Updated: December 10th, 2018
If we haven’t met, maybe you don’t know this: I sign a lot of waivers. Like, a lot. It’s sort of a joke among my really awesome friends that whenever we hang out, you’ll have to sign a waiver. [Befriend at your own risk – don’t say I didn’t warn you!] I’m not particularly dangerous to be around if that’s what you’re thinking, though I do tend to cause paralyzing fits of laughter and possess a rather eardrum-piercing laugh. The real risk comes with my inclination towards trying out new, potentially fatal activities and recruiting my friends to join me. They really are very tolerant and just THE BEST.
So of course while planning my recent trip to CANADA in the WINTER I thought, “There’s got to be some borderline life-threatening activities to be found in the arctic wilderness!” And I was right. Canada never lets me down, Justin Bieber aside.
ICE CANYONING IN QUÉBEC
So… “canyoning” is a thing. Did y’all know this? If you did it’s most likely because you’re Canadian and I dig that because so are many of my favorite people: Martin Short, Drake, Dan Aykroyd, Bryan Adams, and Mike Myers. Although, my condolences on that whole unfortunate Nickelback thing.
Canyoning is traveling through rock canyons via waterfalls, hiking, swimming, rappelling, and whatever else the Québécois can think up. And these are the people who invented poutine so I think their ingenuity goes without saying. Ice canyoning is basically the same but with some killer footwear. Oh, and it’s really, really cold.
- Rappelling down three waterfalls of various heights, the tallest, Jean-Larose Falls, being 42 meters to the bottom – that’s French for 138 feet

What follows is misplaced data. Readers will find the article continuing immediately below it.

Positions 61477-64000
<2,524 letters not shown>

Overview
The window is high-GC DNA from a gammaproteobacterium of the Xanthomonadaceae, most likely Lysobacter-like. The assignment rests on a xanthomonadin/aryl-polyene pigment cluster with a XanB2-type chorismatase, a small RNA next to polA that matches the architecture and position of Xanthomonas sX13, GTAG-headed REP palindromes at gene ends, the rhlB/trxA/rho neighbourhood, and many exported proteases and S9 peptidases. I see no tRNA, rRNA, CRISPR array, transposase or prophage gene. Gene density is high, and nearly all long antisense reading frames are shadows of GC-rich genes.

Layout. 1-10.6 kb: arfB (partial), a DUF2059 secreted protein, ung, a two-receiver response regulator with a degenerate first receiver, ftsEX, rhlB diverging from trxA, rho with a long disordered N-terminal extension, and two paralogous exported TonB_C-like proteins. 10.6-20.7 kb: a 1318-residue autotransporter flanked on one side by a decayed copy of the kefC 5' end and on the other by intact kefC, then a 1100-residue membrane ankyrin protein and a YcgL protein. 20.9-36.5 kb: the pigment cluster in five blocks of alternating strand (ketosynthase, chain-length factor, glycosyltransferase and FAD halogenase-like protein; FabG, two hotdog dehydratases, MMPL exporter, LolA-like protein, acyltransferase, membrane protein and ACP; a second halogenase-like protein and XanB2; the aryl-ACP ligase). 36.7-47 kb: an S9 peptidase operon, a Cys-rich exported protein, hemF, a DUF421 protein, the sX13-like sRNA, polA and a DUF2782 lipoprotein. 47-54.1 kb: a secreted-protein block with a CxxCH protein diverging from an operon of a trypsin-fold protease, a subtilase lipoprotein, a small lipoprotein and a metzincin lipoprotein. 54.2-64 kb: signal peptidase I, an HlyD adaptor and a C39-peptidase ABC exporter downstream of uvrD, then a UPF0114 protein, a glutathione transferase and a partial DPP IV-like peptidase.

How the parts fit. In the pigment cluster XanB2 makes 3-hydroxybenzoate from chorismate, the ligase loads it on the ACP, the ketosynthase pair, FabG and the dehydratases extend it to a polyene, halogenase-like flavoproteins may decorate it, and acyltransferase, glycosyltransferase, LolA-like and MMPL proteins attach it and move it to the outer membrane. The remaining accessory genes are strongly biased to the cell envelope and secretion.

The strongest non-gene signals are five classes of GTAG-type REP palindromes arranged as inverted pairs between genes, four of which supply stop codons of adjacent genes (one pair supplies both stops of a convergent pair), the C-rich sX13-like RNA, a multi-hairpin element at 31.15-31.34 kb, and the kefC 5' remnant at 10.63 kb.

- Climbing 400 wooden steps back up to the top
- A scenic hike through the snow-covered forest
- Crossing a river on some wooden planks -I think we can all agree this was the scariest part.
- And, according to our guide, the most dangerous activity of the day: crossing the highway
I came across Canyoning-Québec during a last minute search for activities through QuebecRegion.com, my go-to site for all things Québécois. I scrolled through the page of death-defying activities available (knocking it outta the park on that one, Canada!) and immediately stopped at Ice Canyoning. What the hell is ice canyoning? I DON’T KNOW but when I found out it involved suspending myself from a frozen waterfall by a piece of string, I was sold.
With just a couple of days until our trip, I sent out a text tornado to the other five people I’d be traveling with and all of my amazingly open-minded friends were in! I promptly emailed Canyoning-Québec, crossing my fingers there would be an opening.
There was no opening. I was destined to spend the whole weekend waist deep in poutine with the dog that lives in my hotel lobby. (Admittedly, not a loss.)